Unless you’ve been hiding under a rock for the last couple of years, you may have noticed that there are scooters everywhere. Not only are they becoming a more popular mode of transportation for kids and young adults who need a quick ride, but they’re also becoming a staple of public transportation in cities all across the United States.
For example, in cities like Madison, New Jersey, wannabe riders can grab a rentable scooter if they need to make a trip to the train station and happen to live within a 2.5-mile radius. The program is starting small, but there are many just like it in other cities and most of them allow more flexibility. If Madison’s program shows signs of life, then this is probably just the start of bigger things to come.
Unless, of course, a massive class-action lawsuit destroys the scooter industry.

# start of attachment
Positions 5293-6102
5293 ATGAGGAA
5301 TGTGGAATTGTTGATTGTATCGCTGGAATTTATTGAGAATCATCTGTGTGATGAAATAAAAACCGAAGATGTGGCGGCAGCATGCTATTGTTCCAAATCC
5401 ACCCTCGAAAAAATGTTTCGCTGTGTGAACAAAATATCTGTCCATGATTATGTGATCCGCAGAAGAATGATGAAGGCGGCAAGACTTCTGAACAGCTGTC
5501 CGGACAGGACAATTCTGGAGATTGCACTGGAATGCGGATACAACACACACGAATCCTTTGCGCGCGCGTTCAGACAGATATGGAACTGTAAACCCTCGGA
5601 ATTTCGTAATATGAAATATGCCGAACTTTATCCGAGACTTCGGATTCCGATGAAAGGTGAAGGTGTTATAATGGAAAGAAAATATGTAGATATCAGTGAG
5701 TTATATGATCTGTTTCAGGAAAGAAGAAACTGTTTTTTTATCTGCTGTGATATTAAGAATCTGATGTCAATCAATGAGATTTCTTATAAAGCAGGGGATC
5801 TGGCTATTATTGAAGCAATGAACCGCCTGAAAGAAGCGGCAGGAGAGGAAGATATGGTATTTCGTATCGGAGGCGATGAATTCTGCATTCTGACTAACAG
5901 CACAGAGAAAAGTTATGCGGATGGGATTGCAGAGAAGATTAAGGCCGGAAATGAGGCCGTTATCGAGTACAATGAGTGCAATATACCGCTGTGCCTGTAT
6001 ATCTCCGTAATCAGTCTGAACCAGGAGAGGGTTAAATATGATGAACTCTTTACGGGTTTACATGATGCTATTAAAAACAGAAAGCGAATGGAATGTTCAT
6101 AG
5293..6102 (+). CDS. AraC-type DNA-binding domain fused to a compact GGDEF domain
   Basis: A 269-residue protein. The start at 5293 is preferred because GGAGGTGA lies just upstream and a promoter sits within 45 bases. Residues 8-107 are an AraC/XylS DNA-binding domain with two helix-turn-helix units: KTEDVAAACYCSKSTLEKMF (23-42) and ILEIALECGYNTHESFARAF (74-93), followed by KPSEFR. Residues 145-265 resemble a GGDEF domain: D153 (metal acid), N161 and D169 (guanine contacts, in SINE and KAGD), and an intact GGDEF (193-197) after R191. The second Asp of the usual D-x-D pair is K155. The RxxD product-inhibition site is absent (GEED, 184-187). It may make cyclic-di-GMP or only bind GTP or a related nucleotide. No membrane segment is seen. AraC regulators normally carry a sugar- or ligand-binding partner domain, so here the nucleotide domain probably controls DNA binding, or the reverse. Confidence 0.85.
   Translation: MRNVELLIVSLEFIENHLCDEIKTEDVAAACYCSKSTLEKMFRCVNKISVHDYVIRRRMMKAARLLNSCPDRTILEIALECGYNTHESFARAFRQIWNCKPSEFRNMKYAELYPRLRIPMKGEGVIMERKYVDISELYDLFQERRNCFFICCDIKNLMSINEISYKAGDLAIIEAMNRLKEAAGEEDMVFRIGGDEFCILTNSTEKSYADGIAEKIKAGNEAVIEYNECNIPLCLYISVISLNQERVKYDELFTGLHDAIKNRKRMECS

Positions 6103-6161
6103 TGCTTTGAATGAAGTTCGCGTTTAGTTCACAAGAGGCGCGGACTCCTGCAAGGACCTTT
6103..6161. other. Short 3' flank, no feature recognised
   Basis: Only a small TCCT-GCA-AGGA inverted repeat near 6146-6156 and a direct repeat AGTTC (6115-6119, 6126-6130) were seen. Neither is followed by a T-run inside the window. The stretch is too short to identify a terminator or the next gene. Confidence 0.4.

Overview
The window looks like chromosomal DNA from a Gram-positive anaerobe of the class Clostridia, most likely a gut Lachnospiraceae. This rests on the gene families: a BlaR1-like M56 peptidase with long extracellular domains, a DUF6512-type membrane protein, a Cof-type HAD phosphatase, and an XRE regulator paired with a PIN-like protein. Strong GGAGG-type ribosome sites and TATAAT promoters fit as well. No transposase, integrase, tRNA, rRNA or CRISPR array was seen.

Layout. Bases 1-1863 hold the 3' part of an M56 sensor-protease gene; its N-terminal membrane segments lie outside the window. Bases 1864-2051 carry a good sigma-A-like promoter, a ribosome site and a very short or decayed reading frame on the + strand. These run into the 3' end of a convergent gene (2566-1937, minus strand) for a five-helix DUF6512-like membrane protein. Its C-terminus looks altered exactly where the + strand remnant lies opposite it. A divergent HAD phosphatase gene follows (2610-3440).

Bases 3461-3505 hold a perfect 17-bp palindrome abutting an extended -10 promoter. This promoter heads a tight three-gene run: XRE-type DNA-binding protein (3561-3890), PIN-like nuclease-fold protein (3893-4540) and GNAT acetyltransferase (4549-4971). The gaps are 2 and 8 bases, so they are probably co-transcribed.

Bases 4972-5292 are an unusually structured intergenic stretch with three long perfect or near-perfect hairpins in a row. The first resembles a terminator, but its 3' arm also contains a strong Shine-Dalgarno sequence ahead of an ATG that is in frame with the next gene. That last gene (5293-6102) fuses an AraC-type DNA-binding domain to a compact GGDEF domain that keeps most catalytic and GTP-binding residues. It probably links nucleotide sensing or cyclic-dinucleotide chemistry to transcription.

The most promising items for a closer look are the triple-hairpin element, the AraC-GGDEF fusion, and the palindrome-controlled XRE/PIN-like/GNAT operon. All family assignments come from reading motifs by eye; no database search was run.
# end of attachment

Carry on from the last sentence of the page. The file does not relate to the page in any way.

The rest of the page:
There have been calls for action everywhere ever since the dangers of electric scooters have become better known. The real question is whether or not scooters are really a more dangerous form of transportation, or if we’re just noticing more injuries because of the ballooning popularity.
Right now, reports of an increased number of injuries seem to be based mostly on word-of-mouth with little hard evidence to back them up.
The new class-action lawsuit was filed against a number of electric scooter manufacturers including Lime and Bird in order to win compensation for injuries caused by defects that attorneys say constitutes gross negligence. Even more shocking, the lawsuit states that the scooters are both a “public nuisance” and have aided and abetted assault. That seems like a tall order, but we’ll have to wait and see how it plays out.
For now, there are only eight plaintiffs who have joined the class action, but the personal injury lawyers who built the case are hoping to add many more. The goal isn’t just to win these plaintiffs compensation for injuries–personal-injury lawyer Catherine Leter wants to obliterate the e-scooter companies with a single savage blow.
Unfortunately, many of the bloated claims of the lawsuit seem to place blame on those who actually use–or in this case, misuse and abuse–the electric scooters, and not the makers. The lawsuit may be taking aim at the wrong group of people.